On the Beat | By Wong Chun Wai

Importance of being earnest

We all know that many of our university lecturers are in the same boat too, as well as some of our politicians and senior government servants. For them, it is a struggle to speak in English.

A letter, presumably written by an examiner or a parent, that appeared in this newspaper’s education section last Sunday startled me. The writer made a comparison between our 2011 Penilaian Menengah Rendah (PMR) English paper and the 2011 International Competitions and Assessments for Schools (ICAS) English Reading Paper.

The latter is used to test students’ English proficiency in private and international schools, which have increasingly become the choice of urban Malaysian parents who can afford to send their children there.

Giving detailed comparisons, the writer claimed that the PMR English paper taken by our 15-year-olds is much easier than those taken by Year Four Malaysian students in private and international schools and Year Three Singaporean pupils in similar schools.

“How can we expect our local students to compete with students from other countries if the standard of English in our PMR exam is even lower than the standard of English required for Year Four pupils in private and international schools?” he asked.

In short, the PMR English paper is too easy. We have long cast doubts on the quality of our students who earn a string of distinctions. We hear grumbles that in some papers such as Physics, the grading is so ridiculously low you just need to answer a few questions to get the A, but that’s another story.

Older Malaysians – those who sat for Senior Cambridge (Form 5), Lower Certificate of Education (LCE) for Form Three, Malaysian Certificate of Education (MCE) for Fifth Formers and the Higher School Certificate (HSC) for Form Six – will vouch that the standard of English was much higher then.

The Prime Minister and his deputy Tan Sri Muhyiddin Yassin are products of the early education system which has enabled them to speak and write well in English. It is such a joy, for example, to listen to Datuk Seri Najib Tun Razak delivering a speech in crisp English.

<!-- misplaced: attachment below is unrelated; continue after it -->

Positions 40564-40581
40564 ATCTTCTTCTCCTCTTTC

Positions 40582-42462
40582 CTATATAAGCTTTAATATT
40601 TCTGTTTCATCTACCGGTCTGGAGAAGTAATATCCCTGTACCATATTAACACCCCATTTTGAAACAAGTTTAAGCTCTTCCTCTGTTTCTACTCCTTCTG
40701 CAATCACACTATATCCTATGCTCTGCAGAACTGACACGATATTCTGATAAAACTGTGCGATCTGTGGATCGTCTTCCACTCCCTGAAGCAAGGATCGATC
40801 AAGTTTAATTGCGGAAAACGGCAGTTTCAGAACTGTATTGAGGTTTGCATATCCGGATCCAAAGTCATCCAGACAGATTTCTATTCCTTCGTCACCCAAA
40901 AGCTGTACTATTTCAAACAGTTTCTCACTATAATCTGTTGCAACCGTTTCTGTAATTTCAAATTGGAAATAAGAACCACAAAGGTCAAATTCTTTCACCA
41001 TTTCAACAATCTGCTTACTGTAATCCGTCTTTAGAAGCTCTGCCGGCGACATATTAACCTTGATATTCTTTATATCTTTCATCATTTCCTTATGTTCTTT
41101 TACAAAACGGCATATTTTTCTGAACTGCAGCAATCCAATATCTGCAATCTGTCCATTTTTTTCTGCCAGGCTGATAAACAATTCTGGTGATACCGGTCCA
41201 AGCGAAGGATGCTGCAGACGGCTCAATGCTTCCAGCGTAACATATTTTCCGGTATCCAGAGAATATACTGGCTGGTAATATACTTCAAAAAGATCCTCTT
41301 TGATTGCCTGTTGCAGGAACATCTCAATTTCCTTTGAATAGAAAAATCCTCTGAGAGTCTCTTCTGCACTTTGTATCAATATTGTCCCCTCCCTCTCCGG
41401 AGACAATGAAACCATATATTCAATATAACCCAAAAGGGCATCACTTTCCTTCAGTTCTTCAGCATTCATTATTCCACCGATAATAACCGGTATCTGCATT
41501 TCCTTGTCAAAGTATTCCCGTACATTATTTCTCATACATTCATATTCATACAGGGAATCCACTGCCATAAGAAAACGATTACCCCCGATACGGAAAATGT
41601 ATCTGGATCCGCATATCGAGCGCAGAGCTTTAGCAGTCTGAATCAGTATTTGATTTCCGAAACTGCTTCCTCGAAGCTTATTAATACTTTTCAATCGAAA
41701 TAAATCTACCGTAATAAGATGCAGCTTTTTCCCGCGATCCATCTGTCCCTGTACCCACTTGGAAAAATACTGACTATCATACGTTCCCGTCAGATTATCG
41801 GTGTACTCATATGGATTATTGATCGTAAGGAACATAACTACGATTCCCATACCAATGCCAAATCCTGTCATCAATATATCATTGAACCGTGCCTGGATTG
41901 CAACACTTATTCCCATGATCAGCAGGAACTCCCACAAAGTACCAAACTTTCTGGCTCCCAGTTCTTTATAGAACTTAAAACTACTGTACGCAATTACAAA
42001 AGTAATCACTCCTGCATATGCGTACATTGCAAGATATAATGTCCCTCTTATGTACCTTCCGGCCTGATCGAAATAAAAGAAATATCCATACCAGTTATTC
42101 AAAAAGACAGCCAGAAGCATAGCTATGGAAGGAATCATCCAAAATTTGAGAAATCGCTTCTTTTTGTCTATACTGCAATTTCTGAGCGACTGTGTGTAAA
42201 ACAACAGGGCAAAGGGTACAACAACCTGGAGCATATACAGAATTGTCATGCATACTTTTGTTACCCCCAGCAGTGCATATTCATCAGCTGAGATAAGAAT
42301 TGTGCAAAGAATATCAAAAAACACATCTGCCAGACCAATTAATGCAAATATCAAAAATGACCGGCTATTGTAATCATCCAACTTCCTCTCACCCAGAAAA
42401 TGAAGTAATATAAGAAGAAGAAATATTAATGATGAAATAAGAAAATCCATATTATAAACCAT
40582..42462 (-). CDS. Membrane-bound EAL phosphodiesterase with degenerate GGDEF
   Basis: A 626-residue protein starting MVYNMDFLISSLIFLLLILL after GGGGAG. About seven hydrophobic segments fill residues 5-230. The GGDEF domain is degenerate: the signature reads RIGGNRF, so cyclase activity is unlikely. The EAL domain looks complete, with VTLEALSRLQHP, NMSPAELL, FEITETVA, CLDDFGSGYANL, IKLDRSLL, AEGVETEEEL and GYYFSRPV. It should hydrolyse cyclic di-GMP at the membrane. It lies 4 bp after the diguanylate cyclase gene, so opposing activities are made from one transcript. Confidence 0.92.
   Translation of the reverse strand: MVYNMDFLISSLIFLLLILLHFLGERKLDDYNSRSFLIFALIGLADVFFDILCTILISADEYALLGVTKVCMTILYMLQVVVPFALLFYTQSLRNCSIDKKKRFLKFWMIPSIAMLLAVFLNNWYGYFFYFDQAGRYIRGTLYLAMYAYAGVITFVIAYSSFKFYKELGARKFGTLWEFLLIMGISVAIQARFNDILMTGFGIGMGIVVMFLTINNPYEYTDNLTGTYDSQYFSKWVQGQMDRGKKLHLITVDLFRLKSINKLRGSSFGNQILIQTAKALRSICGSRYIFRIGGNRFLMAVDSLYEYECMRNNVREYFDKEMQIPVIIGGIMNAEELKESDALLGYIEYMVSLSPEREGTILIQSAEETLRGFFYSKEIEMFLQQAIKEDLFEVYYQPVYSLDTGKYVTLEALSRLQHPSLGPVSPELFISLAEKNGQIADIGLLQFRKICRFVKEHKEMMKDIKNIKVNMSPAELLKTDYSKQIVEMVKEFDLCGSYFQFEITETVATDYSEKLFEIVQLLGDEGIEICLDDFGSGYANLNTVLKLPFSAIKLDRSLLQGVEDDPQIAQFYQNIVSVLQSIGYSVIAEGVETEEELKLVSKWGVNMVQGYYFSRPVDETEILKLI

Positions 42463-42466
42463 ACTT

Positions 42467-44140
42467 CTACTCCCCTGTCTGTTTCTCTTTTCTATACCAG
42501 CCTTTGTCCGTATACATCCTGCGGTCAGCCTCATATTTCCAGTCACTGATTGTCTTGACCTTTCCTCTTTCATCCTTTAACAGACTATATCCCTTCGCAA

We know that much of the Cabinet deliberations are conducted in English. So are the Cabinet committee meetings, where most ministers find it more comfortable to express themselves in English.

When they attend international conferences, one or two ministers whose command of English is described as atrocious still have to use the language, but they would just read from a prepared text.

In a tweet last week, prominent human rights lawyer Malik Imtiaz lamented the poor English in the written judgment of a Judicial Commissioner. The legal reasoning was equally bad. This is sad because the Malaysian legal system is primarily based on English common law and most students have to use English textbooks.

I have just returned from India where I attended an international conference on the advertising industry. It was a joy to listen to people there – from the emcee, former Miss World Diana Hayden, to Bollywood actor Shah Rukh Khan to leaders of the industry – speak in English with confidence, eloquence and wit and without referring to a prepared text.

These people are able to speak so well because India has not allowed its nationalists to tear down the legacy of the British education system in the name of nationalism and race. Yes, there are millions in India who can only speak Hindi or other dialects but English remains in a dominant position.

In Singapore, the medium of instruction in schools is English and to ensure that the young get the best education, teachers are among the best paid in the island republic’s civil service.

Certainly, those given the responsibility to nurture, teach and inspire young minds deserve the best, but let the best join the profession and keep out the mediocre.

The DPM has said it would not be possible to use English in teaching Science and Mathematics (PPSMI), citing possible chaotic situations if parents were given the option to decide if they wished to use English or Bahasa Malaysia.

He said some teachers were not efficient in teaching English and that it would also be hard for the Education Ministry to plan.

I think these are sound and valid reasons but we must also look for other options. It is not a zero sum game. We should not see the controversy from a “them and us” situation. Neither do we want politicians and groups to cloud the issue further by using race to silence proponents of the PPSMI.

We can introduce English Literature in schools and also increase the teaching hours in English as the next step. Even Physical Education, Art and Moral Studies classes can be taught in English.

We will go nowhere if we continue to cite lack of English teachers as the reason why we cannot move forward. The situation we are in is a reflection of the failure of our education system as far as English is concerned. It is a statement of our lack of commitment.

Let’s hire teachers and trainers from India and other Commonwealth countries, compile a data bank of retired teachers who still want to contribute, and even graduates who are keen to teach English in schools.

For urban parents, the option should not be the private and international schools. Haven’t our children been divided by the different schools they go to already? The last thing we want to do is to create a class system where the better-off go to private schools while the less privileged have to settle for national schools.